The Rot of Return

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Pass the tissues. The Christian Science Monitor breaks out the violins for Palestinian refugees who want to return to the villages they fled years ago.

If you’re looking for intelligent discourse on the matter, you’ll have to look elsewhere. Reporter Ben Lynfield plugs maximalist Palestinian demands that are rotten to the core. This Monitor dispatch is a real disservice, for several reasons.

First of all, contrary to the conventional wisdom, there’s no legal basis for the so-called “right” of return.

Secondly, any responsible article about the “right” of return has to explain its consequences for Israel, not just bury a brief Mark Regev reaction at the bottom of the story. If the more than one million registered Palestinian refugees flooded what is today the state of Israel, it would mean the end of Israel as a Jewish state.

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Next, Lynfield takes at face value exaggerated and manipulated Palestinian accounts of Deir Yassin and its impact on the refugee situation today. Fatima al-Haj Ali Adawi, told Lynfield:

During fighting in October 1948, Jewish forces shelled the village, she says. But they also told villagers they could remain in their homes if they surrendered. The vast majority of the population – which numbered 1,180, according to a 1945 count – fled, fearing the Jewish forces would kill Arabs, she says.

“‘We were afraid after Deir Yassin,” she said, referring to the April 1948 massacre of about 250 Palestinians near Jerusalem by right-wing armed groups.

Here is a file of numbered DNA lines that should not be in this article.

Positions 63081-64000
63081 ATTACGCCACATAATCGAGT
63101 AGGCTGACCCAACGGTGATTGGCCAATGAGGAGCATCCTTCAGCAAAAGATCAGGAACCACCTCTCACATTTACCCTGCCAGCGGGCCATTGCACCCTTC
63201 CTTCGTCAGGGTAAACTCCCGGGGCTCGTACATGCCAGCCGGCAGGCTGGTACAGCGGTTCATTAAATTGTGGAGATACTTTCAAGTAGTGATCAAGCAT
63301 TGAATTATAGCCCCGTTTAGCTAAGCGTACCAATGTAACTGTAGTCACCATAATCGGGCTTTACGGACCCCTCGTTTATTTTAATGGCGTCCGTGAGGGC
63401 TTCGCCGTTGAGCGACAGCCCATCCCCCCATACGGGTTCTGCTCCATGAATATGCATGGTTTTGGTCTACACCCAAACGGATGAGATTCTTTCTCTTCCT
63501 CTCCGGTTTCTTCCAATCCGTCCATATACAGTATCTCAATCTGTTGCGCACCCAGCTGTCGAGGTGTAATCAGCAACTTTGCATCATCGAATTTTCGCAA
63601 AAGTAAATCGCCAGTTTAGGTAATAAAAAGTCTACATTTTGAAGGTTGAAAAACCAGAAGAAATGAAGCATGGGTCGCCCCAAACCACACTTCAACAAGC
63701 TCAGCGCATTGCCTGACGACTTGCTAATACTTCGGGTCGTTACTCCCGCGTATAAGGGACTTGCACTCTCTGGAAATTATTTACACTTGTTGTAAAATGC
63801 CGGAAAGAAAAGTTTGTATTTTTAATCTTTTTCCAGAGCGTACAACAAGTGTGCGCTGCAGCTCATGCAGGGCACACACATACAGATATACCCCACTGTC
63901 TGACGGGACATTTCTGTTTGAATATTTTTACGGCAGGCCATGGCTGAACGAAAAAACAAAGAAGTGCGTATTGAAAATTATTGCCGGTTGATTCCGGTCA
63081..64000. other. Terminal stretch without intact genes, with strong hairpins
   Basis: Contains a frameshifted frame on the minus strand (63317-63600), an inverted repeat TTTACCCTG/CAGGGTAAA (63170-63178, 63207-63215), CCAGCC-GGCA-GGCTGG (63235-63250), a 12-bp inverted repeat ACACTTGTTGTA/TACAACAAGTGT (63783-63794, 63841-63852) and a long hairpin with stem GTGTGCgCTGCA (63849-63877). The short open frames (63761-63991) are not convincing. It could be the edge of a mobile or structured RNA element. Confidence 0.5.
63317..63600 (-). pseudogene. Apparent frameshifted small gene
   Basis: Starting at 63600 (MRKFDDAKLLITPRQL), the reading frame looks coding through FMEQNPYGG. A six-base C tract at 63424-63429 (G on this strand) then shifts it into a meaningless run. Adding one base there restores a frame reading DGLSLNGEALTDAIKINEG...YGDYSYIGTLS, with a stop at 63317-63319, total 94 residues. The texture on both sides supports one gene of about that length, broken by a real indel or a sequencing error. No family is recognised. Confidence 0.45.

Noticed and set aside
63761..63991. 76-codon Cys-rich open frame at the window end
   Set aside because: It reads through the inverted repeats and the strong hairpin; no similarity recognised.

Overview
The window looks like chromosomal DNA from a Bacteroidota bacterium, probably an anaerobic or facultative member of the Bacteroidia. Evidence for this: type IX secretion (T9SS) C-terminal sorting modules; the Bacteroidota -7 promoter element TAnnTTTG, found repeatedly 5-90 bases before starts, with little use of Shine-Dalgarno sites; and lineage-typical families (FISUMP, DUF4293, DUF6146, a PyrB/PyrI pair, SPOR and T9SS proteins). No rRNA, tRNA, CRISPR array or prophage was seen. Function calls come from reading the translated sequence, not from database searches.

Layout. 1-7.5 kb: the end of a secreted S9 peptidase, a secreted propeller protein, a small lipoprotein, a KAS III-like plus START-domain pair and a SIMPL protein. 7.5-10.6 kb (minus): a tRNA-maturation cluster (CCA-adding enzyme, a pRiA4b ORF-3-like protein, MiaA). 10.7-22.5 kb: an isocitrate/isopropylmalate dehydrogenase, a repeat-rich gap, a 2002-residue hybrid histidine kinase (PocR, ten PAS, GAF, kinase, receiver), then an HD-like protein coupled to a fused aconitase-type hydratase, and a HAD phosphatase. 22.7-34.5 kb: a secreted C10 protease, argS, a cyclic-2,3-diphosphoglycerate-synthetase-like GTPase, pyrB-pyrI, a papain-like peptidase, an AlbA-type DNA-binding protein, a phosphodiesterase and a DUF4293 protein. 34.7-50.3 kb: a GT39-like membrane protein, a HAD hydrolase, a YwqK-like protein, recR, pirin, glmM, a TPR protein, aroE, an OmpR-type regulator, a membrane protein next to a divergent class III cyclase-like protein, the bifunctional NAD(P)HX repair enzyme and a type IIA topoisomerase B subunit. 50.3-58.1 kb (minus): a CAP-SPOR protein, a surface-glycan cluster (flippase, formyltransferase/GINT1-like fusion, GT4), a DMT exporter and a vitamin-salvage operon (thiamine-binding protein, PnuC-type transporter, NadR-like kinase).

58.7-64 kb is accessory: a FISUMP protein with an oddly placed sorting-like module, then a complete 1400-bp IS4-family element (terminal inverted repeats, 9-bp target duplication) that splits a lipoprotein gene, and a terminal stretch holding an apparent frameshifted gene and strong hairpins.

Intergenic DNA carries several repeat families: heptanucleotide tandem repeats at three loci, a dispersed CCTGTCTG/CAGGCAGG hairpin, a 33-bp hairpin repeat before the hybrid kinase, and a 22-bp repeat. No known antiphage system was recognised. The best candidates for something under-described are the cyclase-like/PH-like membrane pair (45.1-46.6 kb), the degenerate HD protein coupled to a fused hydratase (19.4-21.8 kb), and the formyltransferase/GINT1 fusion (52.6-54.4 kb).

That fear, actually,was based on Arab radio broadcasts, falsely accusing the Jews of atrocities (the death toll is also disputed). The Arabs admitted inventing the atrocities, hoping to force greater intervention from the neighboring Arab states. But as Mitchell Bard documented, the move backfired:

Hazam Nusseibi, who worked for the Palestine Broadcasting Service in 1948, admitted being told by Hussein Khalidi, a Palestinian Arab leader, to fabricate the atrocity claims. Abu Mahmud, a Deir Yassin resident in 1948 told Khalidi “there was no rape,” but Khalidi replied, “We have to say this, so the Arab armies will come to liberate Palestine from the Jews.” Nusseibeh told the BBC 50 years later, “This was our biggest mistake. We did not realize how our people would react. As soon as they heard that women had been raped at Deir Yassin, Palestinians fled in terror.”

The so-called “right of return” is a non-starter for any peace agreement. Yet the Christian Science Monitor sympathizes with uncompromising Palestinian claims. That’s the real tear-jerker.


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